Traditional China identified five directions, east, south, west, north, and centre. Exactly why the centre should receive a separate nomination is not certain, although in ancient times the Chinese liked to group things in fives, such as the Five Elements, the Five Senses, the Five Colours, the Five [musical] Tones, the Five Flavours , etc. Perhaps the importance of the centre was connected with the very ancient practice of archery as part of religious ritual activity, hitting the centre marking the ultimate goal of human activity. The character for centre, zhong, is a pictograph of an arrow striking its target.
When, in the middle of the first millennium BC, 'China' consisted of many feudal states, the central states (zhong guo), i.e. those situated on the Great Plain and in the vicinity of the Yellow River, saw themselves as the true inheritors of political and religious legitimacy. As a result, they were the most conservative. When the empire was united in 221 BC, the name Zhong guo, interpreted now as the 'Middle Kingdom', stuck, and thereafter the Chinese regarded their country as being at the heart of the universe, surrounded by uncivilised peoples and lands. The centre had become identified with orthodoxy and sophistication.
Central China is not precisely definable in terms of topography or climate. To the modern geographer the region between the Huanghe (the Yellow River, often referred to simply as He) and the Yangzi Jiang - that is, southern Henan and Hubei provinces - perhaps comes closest to it. The Huanghe, called 'yellow' because of the loess silt it carries down from the Gobi desert, has been a mixed blessing throughout China's history. Despite being China's second longest river (3,000+ miles), its irregular rate of flow made much of it unsuitable for navigation, and its propensity for serious flooding earned it the nickname 'China's Sorrow'. Nevertheless, the silt that choked it was very rich, and spreading it across the Great Plain of Shanxi and Henan ensured the fertility of the soil. Moreover, civil engineers in the Qin and Han periods incorporated sections of its eastern course into the canal system with which they linked the metropolitan area with the Yangzi valley and beyond.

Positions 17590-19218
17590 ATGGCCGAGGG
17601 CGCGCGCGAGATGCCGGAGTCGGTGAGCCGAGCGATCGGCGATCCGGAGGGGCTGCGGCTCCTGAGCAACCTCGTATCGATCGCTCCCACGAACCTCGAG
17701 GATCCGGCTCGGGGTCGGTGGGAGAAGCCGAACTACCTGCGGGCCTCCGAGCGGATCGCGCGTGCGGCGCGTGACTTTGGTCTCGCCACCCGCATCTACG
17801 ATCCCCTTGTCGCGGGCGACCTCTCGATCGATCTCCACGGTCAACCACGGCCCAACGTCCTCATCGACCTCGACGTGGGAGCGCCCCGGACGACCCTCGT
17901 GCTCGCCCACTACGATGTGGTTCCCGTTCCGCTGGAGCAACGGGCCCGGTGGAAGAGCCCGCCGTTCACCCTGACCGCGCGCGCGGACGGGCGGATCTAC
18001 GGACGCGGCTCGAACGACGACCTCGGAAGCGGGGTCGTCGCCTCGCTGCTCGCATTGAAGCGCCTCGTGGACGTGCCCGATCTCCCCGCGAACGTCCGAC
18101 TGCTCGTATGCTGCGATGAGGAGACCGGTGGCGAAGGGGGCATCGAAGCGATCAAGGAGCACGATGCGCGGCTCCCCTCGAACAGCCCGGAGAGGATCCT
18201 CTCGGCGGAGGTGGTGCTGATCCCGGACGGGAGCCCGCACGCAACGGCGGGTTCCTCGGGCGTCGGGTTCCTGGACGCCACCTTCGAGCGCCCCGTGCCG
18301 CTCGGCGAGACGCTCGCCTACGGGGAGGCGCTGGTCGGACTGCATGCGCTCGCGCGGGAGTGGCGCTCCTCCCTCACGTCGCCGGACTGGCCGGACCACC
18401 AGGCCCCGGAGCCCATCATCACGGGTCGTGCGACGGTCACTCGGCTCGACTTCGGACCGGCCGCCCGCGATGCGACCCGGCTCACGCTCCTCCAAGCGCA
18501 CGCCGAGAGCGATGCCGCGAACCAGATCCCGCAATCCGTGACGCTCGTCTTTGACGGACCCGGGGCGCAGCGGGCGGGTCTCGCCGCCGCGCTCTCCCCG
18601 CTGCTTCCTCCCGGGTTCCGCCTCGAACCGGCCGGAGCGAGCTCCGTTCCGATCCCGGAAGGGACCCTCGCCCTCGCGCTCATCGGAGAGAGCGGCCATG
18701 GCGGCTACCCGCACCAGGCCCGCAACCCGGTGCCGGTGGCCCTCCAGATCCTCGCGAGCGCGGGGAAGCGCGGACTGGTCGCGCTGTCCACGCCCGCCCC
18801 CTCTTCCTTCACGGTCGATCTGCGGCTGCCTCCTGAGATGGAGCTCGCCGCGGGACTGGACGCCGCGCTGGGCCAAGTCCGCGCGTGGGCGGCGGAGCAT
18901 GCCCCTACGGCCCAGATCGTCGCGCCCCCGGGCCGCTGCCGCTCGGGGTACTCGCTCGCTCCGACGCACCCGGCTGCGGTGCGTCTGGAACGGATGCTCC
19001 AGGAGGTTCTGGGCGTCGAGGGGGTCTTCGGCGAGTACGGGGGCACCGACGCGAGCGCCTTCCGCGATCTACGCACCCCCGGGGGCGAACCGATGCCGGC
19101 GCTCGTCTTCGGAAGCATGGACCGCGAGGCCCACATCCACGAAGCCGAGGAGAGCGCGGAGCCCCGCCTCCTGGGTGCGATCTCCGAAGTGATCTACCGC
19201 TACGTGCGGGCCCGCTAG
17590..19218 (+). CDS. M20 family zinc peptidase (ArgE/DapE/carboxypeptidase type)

To the Chinese, central China was traditionally associated with the Wei River valley in southern Shaanxi and the long stretch of the He as it emerged from the mountains of Shaanxi, turned eastwards and headed towards the sea. This was the region where the great capital cities - Chang'an , Luoyang, and Kaifeng - were situated for over a thousand years, and in early imperial times the art of central China was inevitably associated with that currently preferred by the court. But long before that, some of the earliest neolithic cultures in eastern Asia had evolved in this vicinity. Pottery remains from Beiligang, Henan, date from the 6th millennium BCE. In the Wei River valley, one of the best preserved settlements was excavated at Banpo village, near the later city of Chang'an , between 1954 and 1957, and has been carbon dated to c.4,800 BCE. This culture, typified by its red and black painted pottery, is known as Yangshao after another southern Shaanxi village where it had first been discovered in 1922.
Further to the east lies evidence for the origins of China's long political history. There, at Erlitou, near Luoyang in Henan province, are remains of the first known statelet to bear the name of a ruling dynasty, the Xia. Formed around the 21st century BCE, it was the first to learn and exploit the skills involved in manufacturing bronze vessels.
Thanks to its primacy in ceramic and bronze culture, central China has earned the nickname 'the cradle of Chinese civilisation'Prof. K. Pratt | Sep 2002